I did talk to Edward about this, and, as he points out, this doesn't seem to be a huge deal in the community or the outcry would be much larger. I can't argue--my machine is functional. But I have designs on making it as solid as possible for soon-to-come adventures in metal cutting, so I thought I'd share my perspective and fix. I also have a very clever Z-axis fix I think you all will enjoy. It has been hinted at by another party and endorsed by Edward, independently of my creation, so I expect the community will be excited about it. My approach is novel and efficient.

As for the spacers themselves, I've put them up for sale on my shop. The finished spacers are not inexpensive. They require machining and so labor is the main factor there. I am also selling rough blanks for anyone wanting to finish their own to save the cost. A couple files and some medium to fine grit paper is what you will need to complete the finish work. And a caliper, of course.

Similar notes on the problem can be found on these two topics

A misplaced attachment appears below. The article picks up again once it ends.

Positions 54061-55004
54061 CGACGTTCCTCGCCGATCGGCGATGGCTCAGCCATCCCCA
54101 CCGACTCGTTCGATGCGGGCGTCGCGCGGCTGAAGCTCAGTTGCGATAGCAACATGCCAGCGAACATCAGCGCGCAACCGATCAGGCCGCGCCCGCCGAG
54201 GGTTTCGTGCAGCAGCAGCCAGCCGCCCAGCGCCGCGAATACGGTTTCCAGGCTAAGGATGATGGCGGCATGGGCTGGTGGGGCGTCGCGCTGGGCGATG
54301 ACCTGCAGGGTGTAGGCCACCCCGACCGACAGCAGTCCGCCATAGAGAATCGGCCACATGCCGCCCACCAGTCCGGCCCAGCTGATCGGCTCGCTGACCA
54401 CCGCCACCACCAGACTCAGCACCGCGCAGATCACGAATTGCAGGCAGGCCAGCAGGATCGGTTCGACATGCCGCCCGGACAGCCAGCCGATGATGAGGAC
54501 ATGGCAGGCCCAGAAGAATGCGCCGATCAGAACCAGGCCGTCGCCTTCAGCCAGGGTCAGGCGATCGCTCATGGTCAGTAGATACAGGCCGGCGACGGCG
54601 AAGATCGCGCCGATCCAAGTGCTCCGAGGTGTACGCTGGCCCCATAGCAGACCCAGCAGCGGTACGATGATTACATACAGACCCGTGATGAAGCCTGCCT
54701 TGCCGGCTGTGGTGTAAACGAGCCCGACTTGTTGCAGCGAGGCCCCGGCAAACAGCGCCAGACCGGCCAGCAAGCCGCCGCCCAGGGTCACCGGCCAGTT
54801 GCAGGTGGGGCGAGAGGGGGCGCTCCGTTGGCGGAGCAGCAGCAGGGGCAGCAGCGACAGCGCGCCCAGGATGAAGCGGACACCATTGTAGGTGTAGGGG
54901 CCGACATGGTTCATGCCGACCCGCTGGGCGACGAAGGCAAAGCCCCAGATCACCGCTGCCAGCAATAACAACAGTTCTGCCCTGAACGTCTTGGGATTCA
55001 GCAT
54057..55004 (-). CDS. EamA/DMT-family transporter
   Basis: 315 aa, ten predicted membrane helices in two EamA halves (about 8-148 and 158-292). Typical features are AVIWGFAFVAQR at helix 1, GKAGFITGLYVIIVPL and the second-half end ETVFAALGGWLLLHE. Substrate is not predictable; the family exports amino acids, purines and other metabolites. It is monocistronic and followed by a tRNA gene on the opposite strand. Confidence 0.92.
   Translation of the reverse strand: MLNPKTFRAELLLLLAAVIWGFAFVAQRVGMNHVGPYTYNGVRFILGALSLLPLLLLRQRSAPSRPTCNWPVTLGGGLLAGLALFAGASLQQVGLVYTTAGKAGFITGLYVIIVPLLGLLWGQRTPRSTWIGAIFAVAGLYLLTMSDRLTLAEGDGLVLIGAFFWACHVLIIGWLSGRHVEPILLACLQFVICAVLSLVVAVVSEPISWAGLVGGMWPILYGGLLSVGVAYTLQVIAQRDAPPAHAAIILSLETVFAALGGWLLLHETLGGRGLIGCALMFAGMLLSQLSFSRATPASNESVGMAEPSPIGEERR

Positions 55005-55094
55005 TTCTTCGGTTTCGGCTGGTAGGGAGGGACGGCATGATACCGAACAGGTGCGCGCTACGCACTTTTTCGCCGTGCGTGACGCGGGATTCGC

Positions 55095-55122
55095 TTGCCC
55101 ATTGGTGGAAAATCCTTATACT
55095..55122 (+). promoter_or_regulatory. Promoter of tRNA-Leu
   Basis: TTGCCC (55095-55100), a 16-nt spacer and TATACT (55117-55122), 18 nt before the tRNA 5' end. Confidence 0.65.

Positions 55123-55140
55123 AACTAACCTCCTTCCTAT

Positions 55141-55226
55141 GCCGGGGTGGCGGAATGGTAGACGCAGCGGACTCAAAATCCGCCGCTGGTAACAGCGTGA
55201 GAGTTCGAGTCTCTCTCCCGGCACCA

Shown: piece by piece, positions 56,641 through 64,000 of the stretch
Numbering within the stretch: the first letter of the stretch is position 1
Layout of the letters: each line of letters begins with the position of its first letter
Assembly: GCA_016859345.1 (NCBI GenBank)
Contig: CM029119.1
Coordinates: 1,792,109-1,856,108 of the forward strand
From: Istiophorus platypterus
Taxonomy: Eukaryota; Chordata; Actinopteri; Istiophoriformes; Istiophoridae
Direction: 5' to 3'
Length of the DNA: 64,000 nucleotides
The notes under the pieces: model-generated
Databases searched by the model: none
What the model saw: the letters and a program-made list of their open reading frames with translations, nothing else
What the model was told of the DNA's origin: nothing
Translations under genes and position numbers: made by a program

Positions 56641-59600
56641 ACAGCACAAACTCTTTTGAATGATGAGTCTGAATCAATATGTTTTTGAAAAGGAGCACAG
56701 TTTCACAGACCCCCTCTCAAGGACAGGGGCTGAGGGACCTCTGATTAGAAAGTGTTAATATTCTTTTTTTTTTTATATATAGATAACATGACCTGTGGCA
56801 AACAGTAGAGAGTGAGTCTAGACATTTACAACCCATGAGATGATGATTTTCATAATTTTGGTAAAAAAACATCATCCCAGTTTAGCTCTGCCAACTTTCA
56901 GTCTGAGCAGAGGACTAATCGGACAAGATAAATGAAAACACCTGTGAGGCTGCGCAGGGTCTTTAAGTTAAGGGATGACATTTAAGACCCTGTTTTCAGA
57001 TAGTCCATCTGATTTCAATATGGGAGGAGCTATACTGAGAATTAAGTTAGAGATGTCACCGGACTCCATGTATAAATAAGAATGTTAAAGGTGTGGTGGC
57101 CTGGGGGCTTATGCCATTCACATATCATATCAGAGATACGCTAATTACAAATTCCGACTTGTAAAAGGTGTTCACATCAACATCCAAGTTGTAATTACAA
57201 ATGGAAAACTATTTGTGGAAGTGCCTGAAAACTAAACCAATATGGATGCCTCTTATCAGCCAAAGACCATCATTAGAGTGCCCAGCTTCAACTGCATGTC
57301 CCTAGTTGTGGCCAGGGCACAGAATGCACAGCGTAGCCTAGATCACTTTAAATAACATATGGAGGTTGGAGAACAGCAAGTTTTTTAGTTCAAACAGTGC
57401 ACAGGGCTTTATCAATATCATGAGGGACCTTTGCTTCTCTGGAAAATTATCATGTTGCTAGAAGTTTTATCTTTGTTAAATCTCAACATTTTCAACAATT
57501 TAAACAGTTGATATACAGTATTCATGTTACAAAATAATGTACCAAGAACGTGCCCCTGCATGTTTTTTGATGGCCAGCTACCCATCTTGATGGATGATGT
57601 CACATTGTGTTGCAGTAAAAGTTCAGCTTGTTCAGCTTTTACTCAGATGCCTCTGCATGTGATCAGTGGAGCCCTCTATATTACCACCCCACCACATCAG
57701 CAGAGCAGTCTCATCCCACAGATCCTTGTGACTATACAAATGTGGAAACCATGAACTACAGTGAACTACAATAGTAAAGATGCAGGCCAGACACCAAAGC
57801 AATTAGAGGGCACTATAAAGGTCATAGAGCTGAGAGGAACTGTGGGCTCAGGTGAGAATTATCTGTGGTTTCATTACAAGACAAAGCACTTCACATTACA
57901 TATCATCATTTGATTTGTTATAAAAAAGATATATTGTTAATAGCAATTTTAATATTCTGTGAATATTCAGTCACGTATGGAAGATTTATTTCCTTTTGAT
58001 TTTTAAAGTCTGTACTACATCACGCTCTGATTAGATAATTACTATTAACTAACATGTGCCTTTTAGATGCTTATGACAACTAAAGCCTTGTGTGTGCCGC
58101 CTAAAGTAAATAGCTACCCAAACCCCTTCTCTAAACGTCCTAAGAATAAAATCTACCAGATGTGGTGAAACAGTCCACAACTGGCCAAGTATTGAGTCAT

http://www.shapeoko.com/forum/viewtopic ... lit=#p5746 and Improbable Construct talks flex
http://www.shapeoko.com/forum/viewtopic ... 0&start=20
Build it better than it was built for you. And give permission for the next guy to do the same. That's how Open Source works.
ShapeOko # 497: http://bit.ly/reactshop producing the Buildlog CNC Stepper Shield

daveczrn
Posts: 42
Joined: Thu Jul 05, 2012 11:06 am

Re: Precision washers were causing slop: what I did to fix i

Post by daveczrn » Tue Oct 23, 2012 4:00 am

I noticed this as well with my v wheels. I also measured .003 to .005" inch in each bearing of side to side movement. There are washers already available in the sizes required.

ejs
Posts: 84
Joined: Sat Apr 28, 2012 7:42 pm
Location: Pittsburgh, PA, USA
Contact: